Creating a resume is a bit like working out. You may not really want to do it, but it's a necessary task, and one that gets easier the more you practice. For some people, the most difficult part of the resume is the "Interests" section, since it can require you to be creative and not just list a series of facts and numbers. If you're having serious trouble with this section, first examine whether you really need it at all -- then use some of your resources to flesh out the details.
Why Do It
First, ask yourself whether you really need that interests section at all. Generally, the reason people include this section is to show that they have a personal side -- that they're well-rounded and not just focused on work. That can be good for "serious" professionals such as lawyers, doctors or accountants -- but not so good for entry-level or blue collar jobs, says IT recruiter Zachary Sines. In those jobs, having too many hobbies or outside interests may signal that you won't be committed to the job. Take a moment to consider whether you need that section at all, based on the type of job.
If you're convinced that you need the interests section, make sure it's tailored to the job at hand. Read the job description again to get a feel for what the employer is looking for. Underline the adjectives used to describe the ideal candidate. If an employer uses the words "team player," they may be interested to hear that you play team sports. If they use the words "intellectual" or "aware of current events," they may like that you're an avid reader of political or historical books. If they're looking for someone "detail-oriented," having a painting or musical hobby may be of interest.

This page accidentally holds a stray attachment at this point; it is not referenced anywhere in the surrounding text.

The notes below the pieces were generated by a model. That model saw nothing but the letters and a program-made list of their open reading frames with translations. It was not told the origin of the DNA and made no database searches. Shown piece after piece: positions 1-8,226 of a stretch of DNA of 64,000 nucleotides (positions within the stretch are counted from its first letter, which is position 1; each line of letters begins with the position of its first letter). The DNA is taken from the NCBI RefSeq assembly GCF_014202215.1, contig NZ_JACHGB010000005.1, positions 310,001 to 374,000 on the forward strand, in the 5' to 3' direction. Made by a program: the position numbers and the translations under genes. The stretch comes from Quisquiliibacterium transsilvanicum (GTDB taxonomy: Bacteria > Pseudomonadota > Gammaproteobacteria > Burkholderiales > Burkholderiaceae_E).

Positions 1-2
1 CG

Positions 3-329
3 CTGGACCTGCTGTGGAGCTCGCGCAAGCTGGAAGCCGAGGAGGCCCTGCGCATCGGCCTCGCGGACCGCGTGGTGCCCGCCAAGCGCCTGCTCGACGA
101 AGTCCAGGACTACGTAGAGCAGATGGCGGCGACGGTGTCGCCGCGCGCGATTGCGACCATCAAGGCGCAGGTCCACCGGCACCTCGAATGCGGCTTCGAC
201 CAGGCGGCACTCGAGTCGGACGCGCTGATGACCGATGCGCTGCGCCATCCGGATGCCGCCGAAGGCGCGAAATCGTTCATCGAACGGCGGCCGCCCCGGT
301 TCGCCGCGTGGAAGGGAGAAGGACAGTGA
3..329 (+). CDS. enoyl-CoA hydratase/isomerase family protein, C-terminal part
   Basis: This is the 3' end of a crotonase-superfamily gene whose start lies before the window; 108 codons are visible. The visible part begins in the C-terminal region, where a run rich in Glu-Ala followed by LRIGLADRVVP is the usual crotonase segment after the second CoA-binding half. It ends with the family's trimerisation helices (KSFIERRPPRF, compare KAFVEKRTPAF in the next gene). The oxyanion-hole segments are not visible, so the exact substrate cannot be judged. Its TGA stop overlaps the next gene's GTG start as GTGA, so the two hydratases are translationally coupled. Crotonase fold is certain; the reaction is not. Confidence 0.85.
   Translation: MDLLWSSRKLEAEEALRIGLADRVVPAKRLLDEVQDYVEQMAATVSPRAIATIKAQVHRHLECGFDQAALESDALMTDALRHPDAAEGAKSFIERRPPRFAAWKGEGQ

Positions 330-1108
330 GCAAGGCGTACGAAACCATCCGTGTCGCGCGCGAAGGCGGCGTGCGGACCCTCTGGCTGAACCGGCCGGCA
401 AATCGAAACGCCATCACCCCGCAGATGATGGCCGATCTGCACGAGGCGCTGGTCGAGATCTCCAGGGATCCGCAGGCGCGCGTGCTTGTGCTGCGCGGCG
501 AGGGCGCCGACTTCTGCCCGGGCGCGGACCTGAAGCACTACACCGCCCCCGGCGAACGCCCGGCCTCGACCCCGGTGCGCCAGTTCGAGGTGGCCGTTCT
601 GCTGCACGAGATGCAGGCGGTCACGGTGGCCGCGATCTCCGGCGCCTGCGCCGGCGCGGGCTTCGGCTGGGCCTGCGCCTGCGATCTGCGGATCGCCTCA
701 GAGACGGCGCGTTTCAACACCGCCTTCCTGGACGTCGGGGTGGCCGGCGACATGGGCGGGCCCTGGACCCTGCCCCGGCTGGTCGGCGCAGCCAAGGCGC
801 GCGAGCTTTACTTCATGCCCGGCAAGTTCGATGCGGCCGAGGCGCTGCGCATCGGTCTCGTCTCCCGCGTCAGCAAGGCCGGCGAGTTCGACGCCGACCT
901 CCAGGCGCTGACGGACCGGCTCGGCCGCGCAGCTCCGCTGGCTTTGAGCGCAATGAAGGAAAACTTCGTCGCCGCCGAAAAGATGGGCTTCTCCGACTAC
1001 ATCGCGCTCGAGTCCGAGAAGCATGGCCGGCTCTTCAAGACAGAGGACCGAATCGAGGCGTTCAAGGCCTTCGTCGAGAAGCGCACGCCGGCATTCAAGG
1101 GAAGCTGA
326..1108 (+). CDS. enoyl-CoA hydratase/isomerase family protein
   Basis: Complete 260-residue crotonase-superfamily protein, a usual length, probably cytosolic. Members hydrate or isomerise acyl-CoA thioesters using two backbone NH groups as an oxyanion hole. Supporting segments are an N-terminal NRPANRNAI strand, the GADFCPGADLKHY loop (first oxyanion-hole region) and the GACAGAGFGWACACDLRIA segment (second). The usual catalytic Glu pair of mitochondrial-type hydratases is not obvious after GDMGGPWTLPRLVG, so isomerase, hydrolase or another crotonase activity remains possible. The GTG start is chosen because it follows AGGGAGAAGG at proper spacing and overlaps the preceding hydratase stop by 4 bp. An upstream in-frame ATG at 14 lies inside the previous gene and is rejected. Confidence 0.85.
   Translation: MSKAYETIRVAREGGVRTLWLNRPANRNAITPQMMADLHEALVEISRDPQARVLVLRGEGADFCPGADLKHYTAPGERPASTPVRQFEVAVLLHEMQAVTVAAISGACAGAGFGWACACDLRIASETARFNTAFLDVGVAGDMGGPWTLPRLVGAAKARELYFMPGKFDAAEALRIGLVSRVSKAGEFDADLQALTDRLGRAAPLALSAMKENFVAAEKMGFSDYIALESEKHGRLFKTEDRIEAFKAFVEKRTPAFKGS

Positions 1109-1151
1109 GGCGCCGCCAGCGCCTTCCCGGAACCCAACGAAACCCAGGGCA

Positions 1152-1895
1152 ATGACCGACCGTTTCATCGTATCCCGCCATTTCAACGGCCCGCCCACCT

If you're still having trouble figuring out which interests to include on your resume, do some brainstorming. Spend a few minutes writing down all the things you do in your free time. Then, refer back to that job description to see if any of your hobbies fit. Remember, the right things to include on your resume may not even be the things you do the most; surfing may not apply to the job at hand, but an interest in classical literature might. If you're still having trouble, ask a friend or former colleague to help. Get her to list some of your most attractive work-related attributes, and then think of interests that translate. Don't worry if you only end up coming up with a few relatable interests -- less may be more.
Once you've come up with a few interests, make sure you will be able to talk about them. If the prospective employer is intrigued by your interests, she may ask about them during the interview, and in some cases she may be interested because she shares those same hobbies. Be ready with a few anecdotes about how those hobbies have made you more well-rounded, helped you develop strength or teamwork skills -- or something else related to the job. Sure, you may just like doing those things for the heck of it, but at a job interview, employers want all of your experiences and interests to be tilted toward how they relate to the job.
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